Edmund knew then that her earlier statements had not been quite the truth. “So the woman who served the Count was you, not she.”
Her eyes widened as she had realized that he had caught her mistake. “Yes,” she answered, owning her lie. “I served him once, but it did not end well. My lady had no connection to him other than through me.”
He should have been angry at this deception, but he already experienced enough half-truths and lies in his young life to know that he ought to expect as such from others. “As for Elanore and I, are we part of her plans? Does she know what we do?”
“No,” she blinked. “I don’t believe she has any idea about you two. She does not concern herself much with the humans. It was the girl’s magic that first caught my attention for it was unexpected. But you also were unexpected as was the story between the two of you. I was fascinated by what I saw. But with the wolves in the picture, I fear it now has become complicated.”
“I’m not afraid of them,” he answered her calmly. “As numerous as the Wolframs may be or varied their powers seem to be, they are wolves. I know well enough how they work. I think I understand how to arrange the situation such that I have access to Elanore.”
She might have asked him then what he was planning, but Edmund’s demeanor did not invite questioning. His features had drawn into a mask, revealing less and less by the minute. Edmund had come to understand the woman far better but, as such, could never wholly trust her again.
The lady tapped her fingers on the table, dissatisfied by the course of this conversation. “You have nothing to fear from them as long as you don’t cross them. But I don’t want you to be caught up in games that fate might be playing. Edmund, you are a hunter, she a red riding hood, and the lord of the estate is a Wolf. Do you not know your stories? The one of Red Riding Hood?”
He offered her only the smallest of nods. “I am familiar with that particular tale. Is it not some sort of warning for children and young women against the unknown?”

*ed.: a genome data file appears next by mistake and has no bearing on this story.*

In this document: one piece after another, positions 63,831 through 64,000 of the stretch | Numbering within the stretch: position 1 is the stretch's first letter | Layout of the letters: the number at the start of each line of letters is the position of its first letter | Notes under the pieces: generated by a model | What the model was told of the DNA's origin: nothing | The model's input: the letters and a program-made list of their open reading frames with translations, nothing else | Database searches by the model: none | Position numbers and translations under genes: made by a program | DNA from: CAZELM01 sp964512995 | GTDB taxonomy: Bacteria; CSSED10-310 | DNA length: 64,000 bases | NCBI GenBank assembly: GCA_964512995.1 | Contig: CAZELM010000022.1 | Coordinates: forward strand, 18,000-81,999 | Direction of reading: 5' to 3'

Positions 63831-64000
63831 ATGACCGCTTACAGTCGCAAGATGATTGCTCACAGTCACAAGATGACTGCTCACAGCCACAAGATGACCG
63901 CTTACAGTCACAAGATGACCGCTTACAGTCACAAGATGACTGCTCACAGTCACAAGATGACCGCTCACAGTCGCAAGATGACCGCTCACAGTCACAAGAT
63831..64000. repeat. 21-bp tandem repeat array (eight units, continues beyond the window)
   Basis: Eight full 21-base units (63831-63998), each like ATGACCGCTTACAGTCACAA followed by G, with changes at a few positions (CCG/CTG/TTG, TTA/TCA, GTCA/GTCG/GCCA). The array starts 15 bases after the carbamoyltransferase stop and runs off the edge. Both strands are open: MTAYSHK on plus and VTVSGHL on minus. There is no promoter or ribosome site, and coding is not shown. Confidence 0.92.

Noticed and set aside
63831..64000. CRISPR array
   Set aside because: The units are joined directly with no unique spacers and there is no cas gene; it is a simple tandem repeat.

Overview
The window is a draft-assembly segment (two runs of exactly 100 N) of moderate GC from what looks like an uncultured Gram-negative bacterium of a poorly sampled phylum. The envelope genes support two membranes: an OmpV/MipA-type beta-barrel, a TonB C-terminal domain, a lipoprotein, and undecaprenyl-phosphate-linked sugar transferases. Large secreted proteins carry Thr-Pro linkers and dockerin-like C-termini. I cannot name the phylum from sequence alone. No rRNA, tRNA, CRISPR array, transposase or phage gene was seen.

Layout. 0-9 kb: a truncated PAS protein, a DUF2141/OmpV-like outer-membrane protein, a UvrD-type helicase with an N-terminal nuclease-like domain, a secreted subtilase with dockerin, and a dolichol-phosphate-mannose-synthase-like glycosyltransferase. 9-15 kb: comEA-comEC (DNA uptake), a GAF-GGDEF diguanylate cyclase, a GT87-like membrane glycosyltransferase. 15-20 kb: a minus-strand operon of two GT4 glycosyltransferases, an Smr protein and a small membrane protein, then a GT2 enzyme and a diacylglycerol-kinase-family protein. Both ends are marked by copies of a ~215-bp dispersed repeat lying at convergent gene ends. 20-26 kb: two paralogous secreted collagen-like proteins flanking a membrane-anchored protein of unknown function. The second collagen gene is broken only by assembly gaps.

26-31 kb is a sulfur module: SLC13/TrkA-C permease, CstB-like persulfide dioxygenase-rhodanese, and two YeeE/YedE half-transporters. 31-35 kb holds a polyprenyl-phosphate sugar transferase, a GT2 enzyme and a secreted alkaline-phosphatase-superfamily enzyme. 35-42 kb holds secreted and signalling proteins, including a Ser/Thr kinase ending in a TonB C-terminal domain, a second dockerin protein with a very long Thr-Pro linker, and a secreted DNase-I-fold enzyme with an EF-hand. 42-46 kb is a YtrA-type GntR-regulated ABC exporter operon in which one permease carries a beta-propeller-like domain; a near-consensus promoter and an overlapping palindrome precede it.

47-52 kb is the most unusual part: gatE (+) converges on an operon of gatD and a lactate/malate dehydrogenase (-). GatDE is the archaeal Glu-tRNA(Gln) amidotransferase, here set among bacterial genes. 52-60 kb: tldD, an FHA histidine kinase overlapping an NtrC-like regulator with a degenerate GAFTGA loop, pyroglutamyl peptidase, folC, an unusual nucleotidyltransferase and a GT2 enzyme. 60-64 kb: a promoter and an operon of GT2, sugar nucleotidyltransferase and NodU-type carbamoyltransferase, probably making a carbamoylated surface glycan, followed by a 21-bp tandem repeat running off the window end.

“It is. Many of the folktales happen to contain a sort of shaded truth or lesson. But others are curses in themselves — stories that fate stages time and again with different actors and different settings, until those persons or places die or the Unthings claim them.”
He rested his chin on his hands and stared at her. She spoke with conviction and sincerity but Edmund was unable to believe what she had just claimed.
Her hand tightened around the handle of a fork, but she did not waver under his study. “Your eyes tell me that you think I’m rambling insanities. But my fear is for you. I do not wish for you to become a puppet to fate who contrives to enact that same Red Riding Hood story to its satisfaction with you as one of its principal characters.” She dropped the fork and pushed the plate in front of her away. “You do not understand that I had been caught up in a tale of my own long ago. When I failed, fate abandoned me and the Unthings came for me. It took them months to find me in the woods, but they came.”
“And yet you are here with me today. Explain that.”
“My life would be forfeit if the lady had not found me. She gave me a new purpose, a new tale to play out. The Unthings will come for her one day she knows, but she intends that I take her place so the balance of power is not destroyed. Seasons will continue to come and go. Nature’s elements will act to keep creatures from overpopulating this land.”
“Who is your lady,” Edmund’s voice tightened, suddenly quite afraid. Not only of the woman who Ilva served, but the future that Ilva had embraced.
Ilva’s gaze drifted to the window. Outside, the sky had opened, throwing a white cover upon the ground. Her voice fell into an awed, fearful whisper. “She who controls the snow.”